Apply properties of operations as strategies to add and subtract. Examples: If 8 + 3 = 11 is known, then 3 + 8 = 11 is also known. (Commutative property of addition.) To add 2 + 6 + 4, the second two numbers can be added to make a ten, so 2 + 6 + 4 = 2 + 10 = 12. (Associative property of addition.)

Add and subtract within 20, demonstrating fluency for addition and subtraction within 10. Use strategies such as counting on; making ten (e.g., 8 + 6 = 8 + 2 + 4 = 10 + 4 = 14); decomposing a number leading to a ten (e.g., 13 – 4 = 13 – 3 – 1 = 10 – 1 = 9); using the relationship between addition and subtraction (e.g., knowing that 8 + 4 = 12, one knows 12 – 8 = 4); and creating equivalent but easier or known sums (e.g., adding 6 + 7 by creating the known equivalent 6 + 6 + 1 = 12 + 1 = 13).

Science:

Plan and conduct investigations to provide evidence that vibrating materials can make sound and that sound can make materials vibrate.

Social Studies:  

Use components of culture (e.g., foods, language, religion, traditions) to describe diversity in family life.

Investigate a family history for at least two generations, identify various members and their connections

 

This week (11-12-18) we will be focusing on:

Reading:

Ask and answer questions about key details in the text.

Writing:

Write narratives in which students recount two or more appropriately sequenced events, include some details regarding what happened, use temporal words to signal event order, and provide some sense of closure.

Math:

Use addition and subtraction within 20 to solve word problems involving situations of adding to, taking from, putting together, taking apart, and comparing, with unknowns in all positions, e.g., by using objects, drawings, and equations with a symbol for the unknown number to represent the problem.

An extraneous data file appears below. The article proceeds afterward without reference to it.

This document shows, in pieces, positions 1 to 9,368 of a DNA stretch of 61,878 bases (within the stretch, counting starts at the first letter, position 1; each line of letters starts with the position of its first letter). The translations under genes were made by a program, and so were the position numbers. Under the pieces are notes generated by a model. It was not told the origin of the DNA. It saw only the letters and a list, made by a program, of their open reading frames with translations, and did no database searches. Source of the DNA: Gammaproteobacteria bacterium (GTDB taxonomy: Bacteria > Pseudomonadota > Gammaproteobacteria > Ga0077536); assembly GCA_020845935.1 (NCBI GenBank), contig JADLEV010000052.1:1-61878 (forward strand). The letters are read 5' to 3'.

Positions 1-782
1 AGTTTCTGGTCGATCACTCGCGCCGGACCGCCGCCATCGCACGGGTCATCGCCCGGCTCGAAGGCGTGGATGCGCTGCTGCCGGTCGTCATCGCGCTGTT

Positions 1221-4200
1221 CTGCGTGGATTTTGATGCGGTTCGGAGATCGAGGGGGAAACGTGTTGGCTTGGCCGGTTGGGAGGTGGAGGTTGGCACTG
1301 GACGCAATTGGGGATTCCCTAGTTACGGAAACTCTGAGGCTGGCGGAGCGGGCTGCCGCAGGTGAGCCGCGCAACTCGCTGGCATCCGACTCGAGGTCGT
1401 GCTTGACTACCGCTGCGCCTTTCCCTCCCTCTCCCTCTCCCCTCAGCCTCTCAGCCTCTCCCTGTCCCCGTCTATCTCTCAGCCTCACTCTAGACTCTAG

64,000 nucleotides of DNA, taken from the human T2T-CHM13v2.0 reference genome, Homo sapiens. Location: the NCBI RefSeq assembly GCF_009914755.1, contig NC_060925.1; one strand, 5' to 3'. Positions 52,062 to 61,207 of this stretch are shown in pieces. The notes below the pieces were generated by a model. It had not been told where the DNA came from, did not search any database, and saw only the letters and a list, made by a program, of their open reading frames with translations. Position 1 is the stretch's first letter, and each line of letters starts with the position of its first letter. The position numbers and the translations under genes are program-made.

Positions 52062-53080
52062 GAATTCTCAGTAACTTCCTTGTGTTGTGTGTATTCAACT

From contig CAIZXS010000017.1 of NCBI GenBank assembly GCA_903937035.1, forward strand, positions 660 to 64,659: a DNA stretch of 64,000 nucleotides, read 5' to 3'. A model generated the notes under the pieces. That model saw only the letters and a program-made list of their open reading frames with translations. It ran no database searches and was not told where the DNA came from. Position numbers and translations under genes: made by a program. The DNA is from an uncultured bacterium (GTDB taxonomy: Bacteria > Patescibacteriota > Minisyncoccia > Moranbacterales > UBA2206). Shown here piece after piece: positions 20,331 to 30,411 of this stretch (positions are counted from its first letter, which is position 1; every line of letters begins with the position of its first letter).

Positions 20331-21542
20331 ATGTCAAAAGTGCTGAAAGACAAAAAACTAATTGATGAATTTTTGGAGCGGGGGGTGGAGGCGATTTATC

Solve word problems that call for addition of three whole numbers whose sum is less than or equal to 20, e.g., by using objects, drawings, and equations with a symbol for the unknown number to represent the problem.

Add and subtract within 20, demonstrating fluency for addition and subtraction within 10. Use strategies such as counting on; making ten (e.g., 8 + 6 = 8 + 2 + 4 = 10 + 4 = 14); decomposing a number leading to a ten (e.g., 13 – 4 = 13 – 3 – 1 = 10 – 1 = 9); using the relationship between addition and subtraction (e.g., knowing that 8 + 4 = 12, one knows 12 – 8 = 4); and creating equivalent but easier or known sums (e.g., adding 6 + 7 by creating the known equivalent 6 + 6 + 1 = 12 + 1 = 13).

Science:

Plan and conduct investigations to provide evidence that vibrating materials can make sound and that sound can make materials vibrate.

Social Studies: